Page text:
In his late thirties, the man was tall, held himself stiffly, and had well-defined, handsome features. His wife, by contrast, was plump, ruddy-complexioned, and giggled like a young girl. It occurred to me that talking to strangers was not a part of her life, whereas I loved talking to strangers, especially those whose lives were different from mine. Walking alongside her, I longed to ask what it was like living on an isolated farm far off in the country. I wanted to know where she did her shopping and was she an only child? How many children did she have, and what she was cooking for supper? The more I thought about not being able to speak, the more insatiable became my curiosity and the more shackled I felt by the no-talking edict.

Her face flushed, Madame Blevenec invited us into the main farmhouse. The large, rectangular room served as both kitchen and living space, with bunk beds lined alongside the walls for her and her husband and their five children, as well as her frail, bent-over father, who shuffled in and out of the kitchen, eyeing us suspiciously as Yves and Monsieur Blevenec spoke. From a corner of the dark room drifted the unmistakable smell of cabbage soup simmering on a wood-burning stove. Beams of light from two narrow windows pierced the gloom, and one bare lightbulb dangled by a twisted wire from a rafter next to a coiled, sticky paper that had succeeded in luring and ensnaring flies. Millions of them. I was soon to learn that where there are cows, there are flies—fat, rubbery, voracious, indestructible flies.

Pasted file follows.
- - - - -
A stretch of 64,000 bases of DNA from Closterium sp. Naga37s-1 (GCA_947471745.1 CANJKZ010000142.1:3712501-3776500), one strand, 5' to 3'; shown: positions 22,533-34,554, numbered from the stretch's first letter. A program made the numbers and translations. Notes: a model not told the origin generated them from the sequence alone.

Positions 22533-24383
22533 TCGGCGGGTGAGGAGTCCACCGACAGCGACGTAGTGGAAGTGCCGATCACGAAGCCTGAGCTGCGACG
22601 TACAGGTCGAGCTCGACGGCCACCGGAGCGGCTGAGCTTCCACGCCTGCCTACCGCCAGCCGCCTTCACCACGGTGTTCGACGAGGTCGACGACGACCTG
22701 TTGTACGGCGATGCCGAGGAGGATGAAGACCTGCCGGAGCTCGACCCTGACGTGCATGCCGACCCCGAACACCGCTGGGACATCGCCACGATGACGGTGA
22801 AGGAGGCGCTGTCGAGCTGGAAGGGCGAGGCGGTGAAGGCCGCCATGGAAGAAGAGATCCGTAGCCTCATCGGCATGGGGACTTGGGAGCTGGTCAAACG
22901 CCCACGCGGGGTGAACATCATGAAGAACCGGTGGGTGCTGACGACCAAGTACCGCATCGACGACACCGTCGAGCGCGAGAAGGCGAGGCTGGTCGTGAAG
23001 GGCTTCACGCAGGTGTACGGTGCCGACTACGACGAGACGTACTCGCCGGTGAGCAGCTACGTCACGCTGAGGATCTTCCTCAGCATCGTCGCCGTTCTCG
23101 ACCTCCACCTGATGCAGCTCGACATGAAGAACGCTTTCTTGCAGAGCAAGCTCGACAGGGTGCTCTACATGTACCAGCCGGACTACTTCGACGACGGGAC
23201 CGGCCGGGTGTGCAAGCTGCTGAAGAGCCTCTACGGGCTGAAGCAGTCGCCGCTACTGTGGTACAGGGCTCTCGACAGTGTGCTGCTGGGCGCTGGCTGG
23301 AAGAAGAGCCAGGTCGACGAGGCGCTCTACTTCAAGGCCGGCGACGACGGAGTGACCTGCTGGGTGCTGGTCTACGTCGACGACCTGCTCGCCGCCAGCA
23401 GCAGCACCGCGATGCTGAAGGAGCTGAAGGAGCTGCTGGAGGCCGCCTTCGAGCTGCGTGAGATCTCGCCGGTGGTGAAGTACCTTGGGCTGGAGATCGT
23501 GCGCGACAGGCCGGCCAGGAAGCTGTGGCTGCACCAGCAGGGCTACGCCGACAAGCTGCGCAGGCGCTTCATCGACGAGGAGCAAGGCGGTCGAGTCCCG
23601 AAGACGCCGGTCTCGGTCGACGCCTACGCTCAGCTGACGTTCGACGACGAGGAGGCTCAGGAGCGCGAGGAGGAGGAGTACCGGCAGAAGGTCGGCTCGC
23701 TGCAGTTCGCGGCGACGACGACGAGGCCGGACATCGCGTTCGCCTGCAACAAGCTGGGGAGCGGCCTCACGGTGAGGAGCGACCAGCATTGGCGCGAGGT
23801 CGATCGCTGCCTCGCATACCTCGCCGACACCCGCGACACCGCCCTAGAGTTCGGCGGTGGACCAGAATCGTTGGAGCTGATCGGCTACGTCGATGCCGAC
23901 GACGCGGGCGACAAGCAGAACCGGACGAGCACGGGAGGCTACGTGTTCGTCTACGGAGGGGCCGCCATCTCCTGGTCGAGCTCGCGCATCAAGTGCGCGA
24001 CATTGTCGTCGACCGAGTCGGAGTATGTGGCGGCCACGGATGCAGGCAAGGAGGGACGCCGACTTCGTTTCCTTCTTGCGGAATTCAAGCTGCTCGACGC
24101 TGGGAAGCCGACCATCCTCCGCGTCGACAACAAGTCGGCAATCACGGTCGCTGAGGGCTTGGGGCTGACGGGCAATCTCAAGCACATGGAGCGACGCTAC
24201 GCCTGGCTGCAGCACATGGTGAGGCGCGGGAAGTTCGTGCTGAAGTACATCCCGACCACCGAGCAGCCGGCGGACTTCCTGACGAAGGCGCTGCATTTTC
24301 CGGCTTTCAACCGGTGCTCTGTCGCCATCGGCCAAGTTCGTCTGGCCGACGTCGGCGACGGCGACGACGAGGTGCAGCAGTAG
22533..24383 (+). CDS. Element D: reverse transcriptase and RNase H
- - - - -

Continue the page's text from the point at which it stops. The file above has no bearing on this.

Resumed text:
Madame Blevenec brought four glasses from the cupboard, wiped each one with her apron, and placed them on a wooden table along with a loaf of bread, a tin box of cookies, and a chunk of lard. We took our places on benches along each side of the table. Monsieur Blevenec pulled a knife from his overalls; his wife took a knife from a pocket in her apron and, observing that we didn’t come equipped with our own, handed knives to Yves and me. There was minimal conversation. Monsieur Blevenec opened a bottle of homemade cider, and to my astonishment, the men lunged into a discussion of a possible sale.

Main house before restoration. (1965)

“Alors, Monsieur Drumont, you saw the plot of land at the bottom of the hill,” said Monsieur Blevenec, leaning forward, his eyes gleaming. “It’s there we’ll lay the foundation for our new house.” He cut a thick slice of bread, spread it with lard, and handed it to me. “And next year, we’re going to buy a tractor. In the whole village, dame, ours will be the first and only one.”

Everyone ate and drank. It was my introduction to cider and lard. The lard reminded me of the slippery texture of raw oysters with the consistency of a gummy gel medium I use to mix my paints. The cider smelled and tasted like a mixture of stale vinegar and turpentine. I choked everything down as discreetly as possible.

“La Sallette,” blurted Mrs. Blevenec, reddening and turning toward her husband for approval. “We’re calling our new house La Sallette.” It was her first contribution to the conversation, far more than I had been allowed to make. The Blevenecs must have thought I was shy, severely retarded, or had no opinion. How wrong they were; I was dying to speak. Deciding on a place in the country was crucial and this was the last place in the world where I would ever agree to spend half of the rest of my life, although a thick piece of lard had glued itself to the roof of my mouth, leaving me no choice but to keep silent.